The story behind the project

The principal investigators—Peter Cookson, Kathy Edin, and David Grusky—offer their thoughts on the American Voices Project and what they hope it will achieve.

 

How can the American Dream be revived?

David: The United States was initially imagined as a country in which we could free ourselves by perfecting our institutions. Set against that backdrop, it’s surprising that we’ve become a country in which we now give our institutions a free pass, all the while blaming individuals and groups for failing to take advantage of opportunities they never had. The purpose of the American Voices Project is very simple: To stop blaming people, to start listening and learning, and to find a way to make this country become what it set out to be.

Why does the United States need the American Voices Project?

Kathy: A lot of policymakers imagine that they know what people want—whether that’s a guaranteed basic income or more work opportunities or free college. But if we don’t listen to the voices of people expressing themselves, we’re not going to know what people really need, and we’re not going to get policy right.

The marriage of stories and numbers is really unique; this research will help challenge the misconceptions people have about life in America.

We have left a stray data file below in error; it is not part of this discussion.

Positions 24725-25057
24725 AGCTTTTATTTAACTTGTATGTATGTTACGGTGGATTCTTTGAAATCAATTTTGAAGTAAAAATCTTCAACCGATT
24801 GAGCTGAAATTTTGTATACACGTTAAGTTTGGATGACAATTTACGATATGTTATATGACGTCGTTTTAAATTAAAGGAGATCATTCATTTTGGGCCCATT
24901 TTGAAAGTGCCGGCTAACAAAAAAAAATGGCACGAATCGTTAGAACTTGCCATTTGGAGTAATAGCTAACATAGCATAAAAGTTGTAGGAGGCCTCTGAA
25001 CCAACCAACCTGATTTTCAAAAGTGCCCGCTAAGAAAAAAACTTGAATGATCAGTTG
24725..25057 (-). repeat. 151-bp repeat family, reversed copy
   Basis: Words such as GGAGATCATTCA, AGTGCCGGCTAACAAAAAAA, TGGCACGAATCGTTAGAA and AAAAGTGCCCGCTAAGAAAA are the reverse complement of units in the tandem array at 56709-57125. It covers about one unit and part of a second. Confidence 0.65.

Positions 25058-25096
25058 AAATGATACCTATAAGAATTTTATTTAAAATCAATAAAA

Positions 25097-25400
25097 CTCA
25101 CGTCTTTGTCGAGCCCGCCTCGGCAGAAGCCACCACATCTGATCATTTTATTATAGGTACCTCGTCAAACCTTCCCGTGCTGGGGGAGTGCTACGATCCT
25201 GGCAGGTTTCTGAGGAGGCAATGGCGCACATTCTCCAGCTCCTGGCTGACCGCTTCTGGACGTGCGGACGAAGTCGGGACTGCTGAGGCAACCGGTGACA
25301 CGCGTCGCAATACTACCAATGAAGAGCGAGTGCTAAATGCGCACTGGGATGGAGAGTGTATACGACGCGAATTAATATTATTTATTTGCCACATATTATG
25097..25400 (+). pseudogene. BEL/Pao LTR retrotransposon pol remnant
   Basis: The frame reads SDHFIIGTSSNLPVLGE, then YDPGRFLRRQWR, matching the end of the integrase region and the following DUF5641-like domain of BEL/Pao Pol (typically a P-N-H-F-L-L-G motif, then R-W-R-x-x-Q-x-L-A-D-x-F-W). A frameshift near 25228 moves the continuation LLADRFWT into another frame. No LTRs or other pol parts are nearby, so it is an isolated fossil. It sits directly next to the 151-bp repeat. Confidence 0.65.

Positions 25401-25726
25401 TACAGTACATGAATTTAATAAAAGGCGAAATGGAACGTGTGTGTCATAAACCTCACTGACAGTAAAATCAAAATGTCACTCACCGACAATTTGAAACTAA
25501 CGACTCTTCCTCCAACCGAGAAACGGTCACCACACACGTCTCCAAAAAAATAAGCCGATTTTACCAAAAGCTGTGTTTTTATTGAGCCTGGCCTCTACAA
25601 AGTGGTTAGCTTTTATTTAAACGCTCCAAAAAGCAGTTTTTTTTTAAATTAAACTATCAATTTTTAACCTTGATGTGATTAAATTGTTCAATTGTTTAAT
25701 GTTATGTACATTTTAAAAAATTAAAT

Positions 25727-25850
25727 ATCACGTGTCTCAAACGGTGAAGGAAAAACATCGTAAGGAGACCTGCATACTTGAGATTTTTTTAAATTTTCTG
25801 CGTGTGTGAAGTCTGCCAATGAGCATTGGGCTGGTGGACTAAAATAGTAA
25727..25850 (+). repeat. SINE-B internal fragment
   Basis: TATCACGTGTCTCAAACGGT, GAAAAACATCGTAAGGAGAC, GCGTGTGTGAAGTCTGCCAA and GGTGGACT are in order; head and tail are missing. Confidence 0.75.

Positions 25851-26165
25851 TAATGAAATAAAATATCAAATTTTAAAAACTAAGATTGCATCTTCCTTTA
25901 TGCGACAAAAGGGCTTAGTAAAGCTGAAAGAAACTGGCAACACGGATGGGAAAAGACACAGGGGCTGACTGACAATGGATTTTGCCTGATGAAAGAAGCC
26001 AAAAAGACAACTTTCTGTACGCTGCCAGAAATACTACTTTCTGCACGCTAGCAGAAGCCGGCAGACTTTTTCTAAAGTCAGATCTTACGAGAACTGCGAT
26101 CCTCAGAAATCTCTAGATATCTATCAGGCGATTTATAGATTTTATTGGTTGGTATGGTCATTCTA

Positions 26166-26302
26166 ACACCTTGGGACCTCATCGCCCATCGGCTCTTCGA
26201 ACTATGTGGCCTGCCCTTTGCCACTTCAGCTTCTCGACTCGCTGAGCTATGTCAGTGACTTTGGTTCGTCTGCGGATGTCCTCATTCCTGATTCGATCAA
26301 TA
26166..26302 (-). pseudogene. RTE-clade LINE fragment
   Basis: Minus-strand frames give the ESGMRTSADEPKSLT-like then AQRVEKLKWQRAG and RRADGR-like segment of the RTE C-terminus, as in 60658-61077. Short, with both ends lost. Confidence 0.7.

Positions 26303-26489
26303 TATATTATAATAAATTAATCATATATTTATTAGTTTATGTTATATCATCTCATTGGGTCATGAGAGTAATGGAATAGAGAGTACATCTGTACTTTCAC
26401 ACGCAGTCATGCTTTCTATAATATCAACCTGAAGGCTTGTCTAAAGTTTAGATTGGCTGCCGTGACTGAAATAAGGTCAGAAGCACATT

— Kathy Edin

What is unique about the American Voices Project?

Kathy: Qualitative researchers often work alone in one locale or among a single group, so their studies are small, targeted, and often cannot be generalized to a broader population. In the American Voices Project, participants will be drawn from a nationwide stratified random sample, allowing us to make inferences about opportunity in America in ways no other qualitative study really can.

The interview protocol itself is also unique because it captures life histories, survival strategies, and how people make sense of their lives, including whether they feel included or dismissed by society. With these questions, we hope to learn how to create communities that catalyze civic engagement, political participation, and healthier families.

How will the findings benefit individuals living in the United States?

Peter: The American Voices Project will shed light on the ways that the nation provides—or fails to provide—economic and social opportunities for Americans. For example, we live in a country without a safety net for millions of people, and I hope that this project will provide policymakers with the data they need to make this a country that works for everyone. The project will also affect the public’s consciousness as a whole, because stories and narratives run deeper than statistics.